Classical Mystery Tour

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Four brunette musical talents with British accents decided to literally follow the advice Paul McCartney gave in 1968: “Take a sad song and make it better.”

During the Classical Mystery Tour, a Beatles tribute band accompanied the Jacksonville Symphony Orchestra to give a live performance Feb. 27 and 28, that included a majority of songs the Beatles unfortunately never performed live themselves.

“Since we are really big Beatles fans, we really enjoy playing the show,” said Jim Owen, the group manager representing John Lennon on the rhythm guitar, vocals and piano. “The traveling gets to be a little weary. Sometimes there’s more traveling than playing, [but] it’s always fun for us.”

The tribute band has traveled across the United States, Canada and parts of Europe and Asia. This summer it will have its first tour in Australia.

The Classical Mystery Tour guided its audience of about 1,500 through the stages of the Beatles’ recording history, beginning with shaggy-haired, clean-shaven, young-looking men in 60s-styled black suits. The band sang hopeful songs of love, lonely people and coming together with the symphony beautifully accenting each rhythm.

Next, the group progressed to moustaches and fanciful Sgt. Pepper costumes, sporting bright and shiny oranges, teals and pink in Eastern-looking outfits, resembling a soldier’s uniform mixed with a Japanese kimono.

That’s when Owen first put on John Lennon’s infamous small-circular framed glasses, which is all part of the recreation of what it would be like to see the Beatles perform in concert, Owen said. This represented the time period when the Beatles starting experimenting with drugs and different Eastern religions.

The audience’s excitement grew with each passing era, and the last time period revealed the members in their hippie denim jeans and puffy shirts.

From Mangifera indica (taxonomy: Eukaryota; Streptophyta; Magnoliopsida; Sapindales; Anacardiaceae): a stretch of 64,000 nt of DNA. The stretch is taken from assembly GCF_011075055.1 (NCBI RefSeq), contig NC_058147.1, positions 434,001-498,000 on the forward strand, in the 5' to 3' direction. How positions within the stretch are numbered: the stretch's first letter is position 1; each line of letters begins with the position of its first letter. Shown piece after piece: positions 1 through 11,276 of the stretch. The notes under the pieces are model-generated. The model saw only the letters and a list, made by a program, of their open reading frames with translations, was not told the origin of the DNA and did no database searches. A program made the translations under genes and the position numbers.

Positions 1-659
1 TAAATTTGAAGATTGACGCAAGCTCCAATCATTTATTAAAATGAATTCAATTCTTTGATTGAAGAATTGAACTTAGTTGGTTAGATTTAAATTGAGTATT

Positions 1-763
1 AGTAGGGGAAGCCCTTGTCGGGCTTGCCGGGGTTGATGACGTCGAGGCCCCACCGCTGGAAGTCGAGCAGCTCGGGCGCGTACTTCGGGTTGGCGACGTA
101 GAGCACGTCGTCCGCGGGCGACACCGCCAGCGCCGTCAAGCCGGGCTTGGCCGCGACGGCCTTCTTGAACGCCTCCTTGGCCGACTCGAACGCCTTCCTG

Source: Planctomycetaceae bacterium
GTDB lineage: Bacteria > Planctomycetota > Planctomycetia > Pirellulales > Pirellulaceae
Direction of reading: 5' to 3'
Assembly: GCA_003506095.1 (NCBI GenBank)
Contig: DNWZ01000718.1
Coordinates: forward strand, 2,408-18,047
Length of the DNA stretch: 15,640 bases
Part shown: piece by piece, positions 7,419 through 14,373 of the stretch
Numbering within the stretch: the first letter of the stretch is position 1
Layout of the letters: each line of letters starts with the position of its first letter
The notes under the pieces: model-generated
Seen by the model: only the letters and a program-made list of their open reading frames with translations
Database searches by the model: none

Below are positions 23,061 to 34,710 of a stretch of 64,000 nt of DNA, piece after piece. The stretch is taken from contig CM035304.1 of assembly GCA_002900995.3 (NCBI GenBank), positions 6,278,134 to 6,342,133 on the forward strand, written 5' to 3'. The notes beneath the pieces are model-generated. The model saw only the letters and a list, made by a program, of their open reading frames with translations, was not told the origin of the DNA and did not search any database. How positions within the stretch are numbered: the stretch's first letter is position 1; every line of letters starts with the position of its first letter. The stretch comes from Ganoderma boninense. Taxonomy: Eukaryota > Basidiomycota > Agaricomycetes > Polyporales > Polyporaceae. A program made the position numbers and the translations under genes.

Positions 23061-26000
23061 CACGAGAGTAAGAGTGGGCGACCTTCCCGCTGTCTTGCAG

The stage lights glowed fire-orange, reflecting the energy and power released by the harmonious symphony as it began playing faster toward the end of “Live and Let Die.”

Later, “Ringo” took over during his “Good Night” solo, persuading those in the audience to obey the song and close their eyes as they were serenaded into a deep relaxation.

This was the perfect preparation to lead into Lennon’s infamous “Imagine” solo, which the symphony beautifully accented. The notes and lyrics of this masterpiece perfectly portrayed Lennon’s utopian ideals for mankind, and some of the audience swayed their lighters and glowing cell phones to the tune of the song.

The members of the band met while performing Beatlemania, a hit Broadway show that also performed renditions of Beatles’ songs.

Paul Redding performed as Paul McCartney, Tom Teely performed as George Harrison and Chris Camilleri performed as Ringo Starr during the Classical Mystery Tour.

It was Owen’s idea to incorporate an orchestra, and Jacksonville got a special chance to see a performance by the conductor who created the band’s original orchestral arrangements, Martin Herman, also a longtime composer.

“Martin only goes to some of the shows with us.” Owen said. “[But] we prefer to have him everywhere.”

Herman encouraged and guided the orchestra flawlessly through the arrangements and even stepped down from the podium to play the piano during “While My Guitar Gently Weeps.”

But during the rest of the performance he stayed dedicated to the orchestra, pointing his conducting baton toward specific instrumentalists out of the 60 musicians in the symphony to chime in at just the right time.

The performers, die-hard Beatles’ fans who have each spent the majority of their lives scrutinizing and imitating Beatles’ masterpieces, drew crowds ranging from children to adults to those in their 70s and older.

The members joked that if you remember the 60s, you probably weren’t really there. Or, if you remember the 60s, you’re probably in your 60s.

“It seems to be music that catches on to each generation,” said Owen, adding that many in the older crowd probably didn’t even like the Beatles when they first came out.

Nothing else could have gotten the older crowd shaking their hips quite like the band’s finale, “Twist and Shout,” and even a couple musicians from the orchestra joined the band on stage to wiggle their hips.

The band imitated the Beatles so perfectly, one might be convinced the musicians truly believed they were the Fab Four if they hadn’t revealed their real names when the show was finished.

E-mail April Schulhauser at [email protected]